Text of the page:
Movies are often adaptations of top-selling books, which sparks a never-ending discussion about "which one was better" and triggers avid defenders of one or another. North Carolina-based designer and illustrator Matt Stevens imagined an unusual scenario in which famous movies get book "adaptations"―a project both movie and book-lovers can appreciate.

Combining his love of film and old book cover art within this ongoing project called "Good Movies As Old Books," Stevens reimagines his favorite movies as vintage books. He reinterprets films with his original thought-out illustrations and the result is very accurate. The series additionally serves as a recommendation for all the movieholics out there who are looking for must-see quality cinema, although the list is compiled based on Stevens' personal opinion.

Scroll through the cool covers and let us know what you think! And continue reading to see what the artist had to say about the project.

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"I started it as a personal project towards the beginning of the year. I love film and was looking for something to allow me to explore new styles of illustration and just as a creative outlet. I really enjoyed the process so I decided to keep going as long as I was enjoying it," the artist who has worked on this project for several months now with no particular plan told Bored Panda.

"I was a typical art kid. Drew on everything. The 'aha' moment for me was when I heard the word “logo” and understood what that was. It just made sense to me somehow and sparked my interest that you could make a living doing creative things. My background is in brand and identity design. I struck out on my own about 8 years ago to do more focused identity work and integrate more illustration into my day to day work."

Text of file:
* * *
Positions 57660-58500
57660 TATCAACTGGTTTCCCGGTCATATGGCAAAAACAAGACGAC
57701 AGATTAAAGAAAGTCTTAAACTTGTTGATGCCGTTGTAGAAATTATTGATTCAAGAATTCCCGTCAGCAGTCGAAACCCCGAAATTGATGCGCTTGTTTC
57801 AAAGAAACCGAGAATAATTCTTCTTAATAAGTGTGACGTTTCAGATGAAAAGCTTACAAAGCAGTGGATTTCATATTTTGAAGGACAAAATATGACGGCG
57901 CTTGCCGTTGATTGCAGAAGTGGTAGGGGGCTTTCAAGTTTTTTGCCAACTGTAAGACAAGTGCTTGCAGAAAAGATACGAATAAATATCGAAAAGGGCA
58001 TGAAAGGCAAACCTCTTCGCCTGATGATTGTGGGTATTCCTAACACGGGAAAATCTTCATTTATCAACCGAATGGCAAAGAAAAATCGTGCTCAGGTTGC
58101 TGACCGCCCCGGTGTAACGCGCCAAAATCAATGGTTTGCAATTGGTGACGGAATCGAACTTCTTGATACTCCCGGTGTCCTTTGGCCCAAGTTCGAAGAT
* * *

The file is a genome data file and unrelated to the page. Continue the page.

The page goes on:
We asked Stevens how does he come up with ideas for his vintage recreations.

"Usually just the concept comes first. I focus on one film and let it roll around in my head. Inspiration comes at odd times, so I let the thoughts come and go and the actual idea usually comes unexpectedly. Sometimes I see a vintage book and a style that I’d love to try and try and find a film on my running list that seems like a fit. I also like to stay flexible in the process. Many of the designs are very different in the finished version than how I envisioned them. That kind of flexibility is what really makes it fun."

Then he walked us through the creative process:

"I always start with very loose sketches. It’s really just about getting ideas down on paper. Once I have something that strikes me, I move ahead to drawing it more tightly in Procreate or Photoshop or I work in vectors in Adobe Illustrator. It really depends on which tool will give me the best effect or capture the style best. Then I do the type work in Illustrator and composite everything with found textures and aged book layers in Photoshop."

"The feedback’s been great. People are very enthusiastic. It’s a great mix of design folks and people that love film. The second most common reaction I get is 'hey, you know this movie was a book already?'…haha…I know!"